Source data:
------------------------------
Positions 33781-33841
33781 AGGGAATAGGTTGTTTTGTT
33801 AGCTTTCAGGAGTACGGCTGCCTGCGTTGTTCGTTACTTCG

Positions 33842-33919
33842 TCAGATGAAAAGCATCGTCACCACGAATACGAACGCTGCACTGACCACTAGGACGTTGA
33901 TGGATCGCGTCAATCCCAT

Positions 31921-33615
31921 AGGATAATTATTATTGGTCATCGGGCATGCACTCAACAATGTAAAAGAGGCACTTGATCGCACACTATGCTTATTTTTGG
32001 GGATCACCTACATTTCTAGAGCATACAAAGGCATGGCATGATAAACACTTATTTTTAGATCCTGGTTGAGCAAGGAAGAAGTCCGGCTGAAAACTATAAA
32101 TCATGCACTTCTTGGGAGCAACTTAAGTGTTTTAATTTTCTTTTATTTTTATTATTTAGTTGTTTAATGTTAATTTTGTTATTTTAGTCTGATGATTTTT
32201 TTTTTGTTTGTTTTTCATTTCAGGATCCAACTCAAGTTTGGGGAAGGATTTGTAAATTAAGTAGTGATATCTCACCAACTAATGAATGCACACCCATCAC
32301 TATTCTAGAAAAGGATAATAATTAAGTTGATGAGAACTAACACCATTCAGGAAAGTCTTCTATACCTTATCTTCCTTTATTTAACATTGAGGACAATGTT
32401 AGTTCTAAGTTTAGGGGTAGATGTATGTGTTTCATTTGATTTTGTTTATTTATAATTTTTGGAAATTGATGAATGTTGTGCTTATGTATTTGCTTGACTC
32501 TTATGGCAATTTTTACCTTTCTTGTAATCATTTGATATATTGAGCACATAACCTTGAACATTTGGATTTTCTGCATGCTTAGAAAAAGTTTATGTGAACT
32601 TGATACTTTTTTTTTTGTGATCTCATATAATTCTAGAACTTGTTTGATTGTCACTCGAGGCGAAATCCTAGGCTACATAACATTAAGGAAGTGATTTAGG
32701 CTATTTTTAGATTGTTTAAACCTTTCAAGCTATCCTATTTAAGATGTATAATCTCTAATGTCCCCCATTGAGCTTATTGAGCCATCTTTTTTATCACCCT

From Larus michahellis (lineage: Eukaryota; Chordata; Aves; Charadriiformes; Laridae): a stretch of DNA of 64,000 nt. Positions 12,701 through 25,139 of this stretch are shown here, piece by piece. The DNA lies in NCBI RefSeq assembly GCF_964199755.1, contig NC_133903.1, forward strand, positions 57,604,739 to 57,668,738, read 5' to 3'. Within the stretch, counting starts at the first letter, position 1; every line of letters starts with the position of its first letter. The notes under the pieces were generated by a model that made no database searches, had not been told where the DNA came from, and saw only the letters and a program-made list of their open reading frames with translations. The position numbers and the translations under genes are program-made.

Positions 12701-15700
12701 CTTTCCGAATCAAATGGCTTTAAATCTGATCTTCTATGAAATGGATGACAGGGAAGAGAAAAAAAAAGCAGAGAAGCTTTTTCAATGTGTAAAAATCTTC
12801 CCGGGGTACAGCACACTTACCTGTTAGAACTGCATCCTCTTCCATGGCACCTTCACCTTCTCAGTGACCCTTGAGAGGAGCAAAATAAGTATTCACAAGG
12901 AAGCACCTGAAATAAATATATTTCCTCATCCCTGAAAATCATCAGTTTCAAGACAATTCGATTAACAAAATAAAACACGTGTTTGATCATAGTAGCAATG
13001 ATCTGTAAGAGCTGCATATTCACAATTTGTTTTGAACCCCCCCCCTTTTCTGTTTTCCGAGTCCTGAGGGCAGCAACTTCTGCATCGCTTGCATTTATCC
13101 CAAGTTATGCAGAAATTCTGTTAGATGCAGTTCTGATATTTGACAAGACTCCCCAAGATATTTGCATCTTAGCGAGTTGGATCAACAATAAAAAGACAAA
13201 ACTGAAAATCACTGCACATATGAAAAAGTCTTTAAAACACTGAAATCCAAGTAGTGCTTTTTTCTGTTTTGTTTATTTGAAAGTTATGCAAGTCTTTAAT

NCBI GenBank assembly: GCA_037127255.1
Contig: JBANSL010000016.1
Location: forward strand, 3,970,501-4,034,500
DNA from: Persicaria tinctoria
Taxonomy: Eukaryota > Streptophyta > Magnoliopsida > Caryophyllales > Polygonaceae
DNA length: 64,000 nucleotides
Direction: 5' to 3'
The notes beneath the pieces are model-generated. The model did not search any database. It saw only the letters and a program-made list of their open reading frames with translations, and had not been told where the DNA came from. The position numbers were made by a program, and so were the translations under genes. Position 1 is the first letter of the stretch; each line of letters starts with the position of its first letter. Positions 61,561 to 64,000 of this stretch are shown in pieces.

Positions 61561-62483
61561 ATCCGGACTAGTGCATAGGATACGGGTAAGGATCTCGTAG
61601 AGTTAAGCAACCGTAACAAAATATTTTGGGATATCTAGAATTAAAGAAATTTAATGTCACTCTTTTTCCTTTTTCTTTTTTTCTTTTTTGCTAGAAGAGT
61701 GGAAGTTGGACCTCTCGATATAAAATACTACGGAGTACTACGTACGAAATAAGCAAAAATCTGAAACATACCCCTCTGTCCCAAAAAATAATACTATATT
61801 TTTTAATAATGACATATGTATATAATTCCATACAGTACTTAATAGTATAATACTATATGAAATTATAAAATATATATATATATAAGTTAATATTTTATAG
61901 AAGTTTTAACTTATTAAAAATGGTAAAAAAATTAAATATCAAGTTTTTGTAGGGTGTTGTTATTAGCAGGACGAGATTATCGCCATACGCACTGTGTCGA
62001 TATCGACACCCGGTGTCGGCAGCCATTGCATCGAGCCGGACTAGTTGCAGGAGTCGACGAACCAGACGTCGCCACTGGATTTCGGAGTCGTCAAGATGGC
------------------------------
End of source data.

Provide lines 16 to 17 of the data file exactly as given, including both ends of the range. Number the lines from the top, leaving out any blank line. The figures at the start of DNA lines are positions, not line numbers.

32701 CTATTTTTAGATTGTTTAAACCTTTCAAGCTATCCTATTTAAGATGTATAATCTCTAATGTCCCCCATTGAGCTTATTGAGCCATCTTTTTTATCACCCT

From Larus michahellis (lineage: Eukaryota; Chordata; Aves; Charadriiformes; Laridae): a stretch of DNA of 64,000 nt. Positions 12,701 through 25,139 of this stretch are shown here, piece by piece. The DNA lies in NCBI RefSeq assembly GCF_964199755.1, contig NC_133903.1, forward strand, positions 57,604,739 to 57,668,738, read 5' to 3'. Within the stretch, counting starts at the first letter, position 1; every line of letters starts with the position of its first letter. The notes under the pieces were generated by a model that made no database searches, had not been told where the DNA came from, and saw only the letters and a program-made list of their open reading frames with translations. The position numbers and the translations under genes are program-made.